[IRTalk] Fwd: [EIFL-OA] Harvard Library publishes report on converting subscription journals to open access

Hilton Gibson hilton.gibson at gmail.com
Fri Aug 5 15:22:03 SAST 2016


*Hilton Gibson*
Stellenbosch University Library

---------- Forwarded message ----------
From: Iryna Kuchma <iryna.kuchma at eifl.net>
Date: 5 August 2016 at 14:47
Subject: [EIFL-OA] Harvard Library publishes report on converting
subscription journals to open access
To: hilton.gibson at gmail.com
Cc: EIFL - Open Access program announcement and discussion list <
eifloa at lists.eifl.net>

[Forwarded message from Peter Suber <peter.suber at gmail.com>]

*Harvard Library publishes report on converting subscription journals to
open access*

August 5, 2016

The Harvard Library Office for Scholarly Communication (OSC) is pleased to
announce the release of a comprehensive literature review on strategies for
converting subscription journals to open access.

In the spring of 2015, the OSC commissioned the research from David
Solomon, Mikael Laakso, and Bo-Christer Björk, who completed it in the
spring of 2016. We posted a preliminary draft online for a four month
public-comment period, and asked a distinguished panel of 20 colleagues to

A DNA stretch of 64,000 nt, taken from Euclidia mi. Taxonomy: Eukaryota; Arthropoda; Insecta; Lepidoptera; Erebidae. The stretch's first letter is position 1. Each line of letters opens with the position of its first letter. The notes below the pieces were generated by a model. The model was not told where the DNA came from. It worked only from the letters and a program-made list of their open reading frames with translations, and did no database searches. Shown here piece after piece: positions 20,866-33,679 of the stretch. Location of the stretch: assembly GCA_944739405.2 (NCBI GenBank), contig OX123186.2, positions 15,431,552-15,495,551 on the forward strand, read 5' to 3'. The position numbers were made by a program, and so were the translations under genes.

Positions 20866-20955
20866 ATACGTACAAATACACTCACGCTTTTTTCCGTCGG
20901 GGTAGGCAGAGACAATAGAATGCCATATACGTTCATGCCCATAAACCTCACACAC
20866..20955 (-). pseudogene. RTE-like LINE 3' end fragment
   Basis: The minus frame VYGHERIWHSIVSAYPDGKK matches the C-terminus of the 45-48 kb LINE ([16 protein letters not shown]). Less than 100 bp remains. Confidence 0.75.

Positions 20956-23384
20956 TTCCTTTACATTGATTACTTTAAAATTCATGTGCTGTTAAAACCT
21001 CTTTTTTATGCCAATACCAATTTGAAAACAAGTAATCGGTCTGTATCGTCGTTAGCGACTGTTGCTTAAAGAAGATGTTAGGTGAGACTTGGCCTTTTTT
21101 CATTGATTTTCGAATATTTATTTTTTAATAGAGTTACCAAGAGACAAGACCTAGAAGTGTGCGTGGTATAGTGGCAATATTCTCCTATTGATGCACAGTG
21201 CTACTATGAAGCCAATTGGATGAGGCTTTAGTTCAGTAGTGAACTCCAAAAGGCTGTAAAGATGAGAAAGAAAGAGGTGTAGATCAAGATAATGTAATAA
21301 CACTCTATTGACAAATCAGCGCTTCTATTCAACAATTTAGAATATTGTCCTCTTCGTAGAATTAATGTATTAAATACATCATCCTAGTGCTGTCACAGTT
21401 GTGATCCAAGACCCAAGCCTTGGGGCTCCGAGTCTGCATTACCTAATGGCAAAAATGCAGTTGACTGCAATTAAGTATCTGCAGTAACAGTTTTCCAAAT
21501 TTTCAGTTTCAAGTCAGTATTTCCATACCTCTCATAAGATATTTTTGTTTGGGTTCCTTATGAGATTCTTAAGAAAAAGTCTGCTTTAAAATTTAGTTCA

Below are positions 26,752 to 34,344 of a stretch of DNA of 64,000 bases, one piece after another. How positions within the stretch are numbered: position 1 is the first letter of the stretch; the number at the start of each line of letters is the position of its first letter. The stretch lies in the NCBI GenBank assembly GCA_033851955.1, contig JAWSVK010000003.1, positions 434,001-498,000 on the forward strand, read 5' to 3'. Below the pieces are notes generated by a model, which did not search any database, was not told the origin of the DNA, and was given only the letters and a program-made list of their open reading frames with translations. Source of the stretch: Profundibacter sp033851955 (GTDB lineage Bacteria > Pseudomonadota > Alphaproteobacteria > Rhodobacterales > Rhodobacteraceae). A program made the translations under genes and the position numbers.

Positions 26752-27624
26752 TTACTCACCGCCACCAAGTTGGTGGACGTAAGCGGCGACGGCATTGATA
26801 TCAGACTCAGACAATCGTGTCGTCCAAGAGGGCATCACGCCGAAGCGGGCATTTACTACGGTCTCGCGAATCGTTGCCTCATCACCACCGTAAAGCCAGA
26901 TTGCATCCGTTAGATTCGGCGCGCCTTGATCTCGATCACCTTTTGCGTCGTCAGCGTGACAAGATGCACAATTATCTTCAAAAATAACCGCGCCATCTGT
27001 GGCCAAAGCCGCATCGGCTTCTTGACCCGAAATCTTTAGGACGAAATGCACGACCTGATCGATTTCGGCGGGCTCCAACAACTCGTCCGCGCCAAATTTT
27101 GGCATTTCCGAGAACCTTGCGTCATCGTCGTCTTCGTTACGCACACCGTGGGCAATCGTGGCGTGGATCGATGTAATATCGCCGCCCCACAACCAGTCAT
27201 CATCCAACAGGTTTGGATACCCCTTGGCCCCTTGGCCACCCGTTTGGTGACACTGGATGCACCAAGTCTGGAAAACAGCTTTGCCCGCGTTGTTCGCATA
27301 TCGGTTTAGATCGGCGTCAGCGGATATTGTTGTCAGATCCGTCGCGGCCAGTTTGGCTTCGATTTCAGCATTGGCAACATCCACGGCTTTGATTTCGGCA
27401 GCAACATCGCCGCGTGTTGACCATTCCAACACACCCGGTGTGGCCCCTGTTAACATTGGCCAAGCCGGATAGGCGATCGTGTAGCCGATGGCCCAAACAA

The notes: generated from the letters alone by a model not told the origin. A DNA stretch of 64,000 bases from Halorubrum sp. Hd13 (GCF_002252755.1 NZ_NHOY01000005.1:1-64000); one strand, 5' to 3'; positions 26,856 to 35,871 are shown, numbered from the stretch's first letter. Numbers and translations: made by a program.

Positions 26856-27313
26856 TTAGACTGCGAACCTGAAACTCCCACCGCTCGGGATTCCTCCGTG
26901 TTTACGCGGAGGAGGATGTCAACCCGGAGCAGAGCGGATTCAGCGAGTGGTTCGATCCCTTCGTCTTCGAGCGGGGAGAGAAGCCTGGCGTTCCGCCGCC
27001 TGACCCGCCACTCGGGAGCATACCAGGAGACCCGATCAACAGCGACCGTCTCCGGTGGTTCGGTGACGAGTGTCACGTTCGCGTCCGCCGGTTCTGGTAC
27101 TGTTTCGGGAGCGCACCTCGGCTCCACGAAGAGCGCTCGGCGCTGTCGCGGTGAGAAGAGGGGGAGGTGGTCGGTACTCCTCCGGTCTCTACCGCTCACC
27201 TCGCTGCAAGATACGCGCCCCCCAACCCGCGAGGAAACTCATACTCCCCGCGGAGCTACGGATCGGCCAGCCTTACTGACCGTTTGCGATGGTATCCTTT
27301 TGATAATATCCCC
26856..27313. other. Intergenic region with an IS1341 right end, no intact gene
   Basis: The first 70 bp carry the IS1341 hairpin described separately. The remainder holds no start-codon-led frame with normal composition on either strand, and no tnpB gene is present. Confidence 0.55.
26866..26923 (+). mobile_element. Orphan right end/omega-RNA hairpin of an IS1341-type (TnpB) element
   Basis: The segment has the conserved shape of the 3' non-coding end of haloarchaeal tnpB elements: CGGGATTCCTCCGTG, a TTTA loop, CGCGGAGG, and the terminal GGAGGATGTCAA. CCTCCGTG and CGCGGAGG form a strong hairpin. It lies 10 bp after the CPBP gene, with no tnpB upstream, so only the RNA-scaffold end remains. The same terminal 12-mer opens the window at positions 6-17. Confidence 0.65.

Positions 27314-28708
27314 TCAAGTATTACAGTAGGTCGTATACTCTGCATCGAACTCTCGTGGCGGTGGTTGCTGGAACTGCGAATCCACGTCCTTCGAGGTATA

add their own comments.

The authors identified 15 journal-flipping scenarios: 10 that depend on
article processing charges (APCs) and 5 that dispense with APCs. For each
one they give examples, evidence, and their assessment of its strengths and
weaknesses. The examples come from all scholarly niches by academic field,
regions of the world, and economic strata.

This comprehensive review of diverse approaches is the report’s strength.
Not every flip was a success, and not all the flips that were successful
using one scenario would have been successful with a different scenario.
But there were successes under every scenario and in every scholarly niche.
Journals that picked a scenario that fit their circumstances were able
preserve or enhance their readership, submissions, quality, and financial

The invited panelists represent a wide range of relevant experience and
expertise, including OA and non-OA academic publishing, fee-based and
no-fee OA publishing, for-profit and non-profit OA publishing, society and
non-society OA publishing, the global north and global south, the sciences
and humanities.

The overall questions were: What has already been done? What conversion
methods have been tried or proposed? What has been the outcome for
submissions, readership, quality, impact, and finances? Which conversion
scenarios have good track records, and in which scholarly niches? When
journal publishers consider a move to OA, what options and evidence should
they take into account?

The research was made possible by a grant to the Harvard Library from the
Arcadia Fund.  We thank both the Arcadia Fund and the Harvard Library for
supporting this research.

Text of the report

Journal-flipping project home page

View this announcement online

..... Contact info .....

Peter Suber
Director, Office for Scholarly Communication
Widener Library
Harvard University
peter_suber at harvard.edu


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